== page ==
Chetan Arora always knew he wanted to do a PhD, but did not see himself pursuing research beyond that. A few years later, the Indian national has completed his PhD in Requirements Engineering at the SnT at the University of Luxembourg, under the supervision of FNR PEARL Chair Lionel Briand – but this is only the beginning. During his PhD, Chetan’s passion for the challenging nature of research was lit, when he helped create a novel tool suite, which has the potential to have a big impact on software engineering.
In 2012, after finishing his Masters, Chetan Arora was working for a company in Kaiserslautern when he received an offer to do a PhD in the topic he had been searching for – Requirements Engineering:
“I received an offer from the SnT at the University of Luxembourg, from Professor Lionel Briand (FNR PEARL Chair and Vice Director of the SnT), asking if I was still interested in doing a PhD and of course I was!”, Chetan says when asked how he ended up in Luxembourg, adding:
“It was not a difficult decision. Even when I was doing my Masters, I very much had a link to industry. When I came to know that my PhD was in collaboration with industry (SES), it was a perfect match.”
What does software have in common with a skyscraper?
Chetan’s PhD subject was Requirements Engineering, the first phase of building software, where all the requirements – what the software needs to do and how – are gathered in great detail.
“The requirements are basically the foundation of the software. If you are trying to build a skyscraper and your foundation is not right, you are going to end up with a problem sooner or later”, Chetan explains, adding:
“Statistically it also is known that almost 50 – 60% of software projects that fail do so because the requirements are not clear.”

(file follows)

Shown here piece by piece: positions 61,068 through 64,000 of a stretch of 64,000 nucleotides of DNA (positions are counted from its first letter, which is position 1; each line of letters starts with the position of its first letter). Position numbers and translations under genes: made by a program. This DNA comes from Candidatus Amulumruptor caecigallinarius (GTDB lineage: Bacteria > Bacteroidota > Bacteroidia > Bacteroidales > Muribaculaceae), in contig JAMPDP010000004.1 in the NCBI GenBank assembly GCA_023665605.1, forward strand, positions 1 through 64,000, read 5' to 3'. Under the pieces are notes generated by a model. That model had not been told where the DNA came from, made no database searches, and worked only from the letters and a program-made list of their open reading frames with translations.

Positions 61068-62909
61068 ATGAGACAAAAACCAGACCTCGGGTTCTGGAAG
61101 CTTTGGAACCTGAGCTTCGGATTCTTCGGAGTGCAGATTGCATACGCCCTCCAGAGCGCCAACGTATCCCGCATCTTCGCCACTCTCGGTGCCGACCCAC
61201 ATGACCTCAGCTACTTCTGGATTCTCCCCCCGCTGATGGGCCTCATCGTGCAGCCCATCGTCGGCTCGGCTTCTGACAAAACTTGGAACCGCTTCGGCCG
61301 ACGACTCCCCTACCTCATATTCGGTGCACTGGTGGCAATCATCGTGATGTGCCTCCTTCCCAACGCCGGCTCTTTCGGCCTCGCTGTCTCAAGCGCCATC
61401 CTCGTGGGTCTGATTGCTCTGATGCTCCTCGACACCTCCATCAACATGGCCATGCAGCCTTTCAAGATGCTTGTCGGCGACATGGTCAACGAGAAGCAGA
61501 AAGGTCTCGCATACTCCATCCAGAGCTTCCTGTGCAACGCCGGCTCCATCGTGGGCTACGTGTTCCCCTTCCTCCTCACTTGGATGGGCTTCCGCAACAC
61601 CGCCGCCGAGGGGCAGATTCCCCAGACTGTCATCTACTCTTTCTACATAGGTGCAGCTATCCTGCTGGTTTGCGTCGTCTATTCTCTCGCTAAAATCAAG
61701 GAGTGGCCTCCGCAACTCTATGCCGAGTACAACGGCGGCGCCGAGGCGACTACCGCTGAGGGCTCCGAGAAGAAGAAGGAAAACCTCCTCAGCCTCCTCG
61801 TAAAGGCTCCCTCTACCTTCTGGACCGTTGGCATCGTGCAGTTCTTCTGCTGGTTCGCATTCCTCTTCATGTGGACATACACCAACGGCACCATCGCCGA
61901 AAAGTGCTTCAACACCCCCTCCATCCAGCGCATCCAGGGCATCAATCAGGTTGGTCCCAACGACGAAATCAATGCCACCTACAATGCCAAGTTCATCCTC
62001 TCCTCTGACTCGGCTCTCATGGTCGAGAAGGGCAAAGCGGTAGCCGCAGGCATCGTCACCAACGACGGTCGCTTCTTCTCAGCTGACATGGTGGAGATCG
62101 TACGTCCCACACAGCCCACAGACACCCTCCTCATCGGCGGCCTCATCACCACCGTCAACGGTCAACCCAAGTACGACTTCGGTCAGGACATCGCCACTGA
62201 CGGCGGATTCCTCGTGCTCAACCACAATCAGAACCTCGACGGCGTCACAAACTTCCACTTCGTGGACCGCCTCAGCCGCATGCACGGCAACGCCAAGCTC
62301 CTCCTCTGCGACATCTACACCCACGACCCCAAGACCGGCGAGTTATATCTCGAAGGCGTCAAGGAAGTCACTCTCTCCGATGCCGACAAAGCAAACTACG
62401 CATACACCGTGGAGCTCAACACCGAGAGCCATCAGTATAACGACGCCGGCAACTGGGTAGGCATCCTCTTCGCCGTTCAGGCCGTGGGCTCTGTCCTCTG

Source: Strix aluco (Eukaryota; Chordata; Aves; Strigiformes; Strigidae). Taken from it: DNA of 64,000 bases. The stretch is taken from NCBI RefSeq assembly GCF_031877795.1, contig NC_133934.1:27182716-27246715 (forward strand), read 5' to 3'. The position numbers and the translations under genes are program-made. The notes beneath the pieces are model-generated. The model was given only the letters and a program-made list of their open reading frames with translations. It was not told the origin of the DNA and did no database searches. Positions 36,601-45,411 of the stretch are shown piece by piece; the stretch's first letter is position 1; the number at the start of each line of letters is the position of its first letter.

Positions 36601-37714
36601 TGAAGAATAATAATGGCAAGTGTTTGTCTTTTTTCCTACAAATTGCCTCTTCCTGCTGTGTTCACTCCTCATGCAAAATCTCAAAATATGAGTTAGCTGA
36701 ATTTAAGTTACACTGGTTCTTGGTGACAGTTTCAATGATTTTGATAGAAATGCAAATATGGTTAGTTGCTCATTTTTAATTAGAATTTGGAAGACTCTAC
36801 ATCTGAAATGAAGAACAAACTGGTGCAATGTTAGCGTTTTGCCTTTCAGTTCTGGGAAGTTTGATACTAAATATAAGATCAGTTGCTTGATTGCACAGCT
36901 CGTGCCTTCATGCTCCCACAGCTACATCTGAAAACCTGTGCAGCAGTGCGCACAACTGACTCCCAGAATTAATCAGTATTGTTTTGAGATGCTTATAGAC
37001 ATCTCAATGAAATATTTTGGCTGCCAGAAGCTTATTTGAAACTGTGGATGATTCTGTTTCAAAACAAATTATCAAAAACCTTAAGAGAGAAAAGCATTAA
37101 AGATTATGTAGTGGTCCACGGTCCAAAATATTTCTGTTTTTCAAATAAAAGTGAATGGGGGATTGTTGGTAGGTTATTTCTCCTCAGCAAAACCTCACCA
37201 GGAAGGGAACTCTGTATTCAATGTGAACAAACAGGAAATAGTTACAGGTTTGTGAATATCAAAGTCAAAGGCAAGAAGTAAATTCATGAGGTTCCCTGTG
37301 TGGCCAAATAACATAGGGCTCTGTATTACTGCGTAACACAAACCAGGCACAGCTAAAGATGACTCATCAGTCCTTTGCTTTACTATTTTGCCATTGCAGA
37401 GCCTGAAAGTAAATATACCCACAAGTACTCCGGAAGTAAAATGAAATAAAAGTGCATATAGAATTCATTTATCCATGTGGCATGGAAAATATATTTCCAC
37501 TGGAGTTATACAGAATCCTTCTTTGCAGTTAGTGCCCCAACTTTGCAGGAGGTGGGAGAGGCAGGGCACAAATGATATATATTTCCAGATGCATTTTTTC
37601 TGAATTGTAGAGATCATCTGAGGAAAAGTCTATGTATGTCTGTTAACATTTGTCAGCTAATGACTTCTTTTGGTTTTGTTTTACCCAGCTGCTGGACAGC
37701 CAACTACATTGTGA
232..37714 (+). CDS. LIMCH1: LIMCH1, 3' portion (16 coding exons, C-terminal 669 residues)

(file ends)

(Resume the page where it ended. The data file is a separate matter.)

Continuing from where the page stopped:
There are two main issues with requirements. Firstly, requirements are written in ‘natural language’ – English, simply because it is the most common language among stakeholders. This sounds straightforward, but as Chetan points out everyone has different ‘types’ of English; individual jargon, expressions – this can lead to imprecise and ambiguous requirements.
Secondly, as with any document, the first draft is not usually the final version. Requirements documents go through many changes every day. These documents tend to be hundreds of pages long and with constant changes; the document can quickly become inconsistent.
Novel technology to help ensure accuracy in early stages of software development
Chetan explains that the work he did during his PhD was essentially quality assurance for requirements: “We devised a very novel technology where when you make a change in a requirement, you are able to visualise what other requirements will be impacted.”
For example, if a requirement says something has to be done ‘periodically’: does this mean every 5 milliseconds or 5 hours? “Imagine if there is a flight and it is supposed to periodically send data to a ground station, if it’s not clear what ‘periodically’ is, it could lead to huge problems” Chetan says.
There are other technologies available to analyse requirements, but Chetan explains that they are both very expensive and still require a huge amount of manual user input, whereas the technology he helped develop is much more automated. It’s already being tested at SES and has generally received enthusiastic feedback, as Chetan details:
“This is something that has really gained traction, not only at SES – recently we were contacted by a company in Canada that came across our research, and they are actually building commercial tools for requirements engineering / requirements quality assurance and they were impressed and interested.”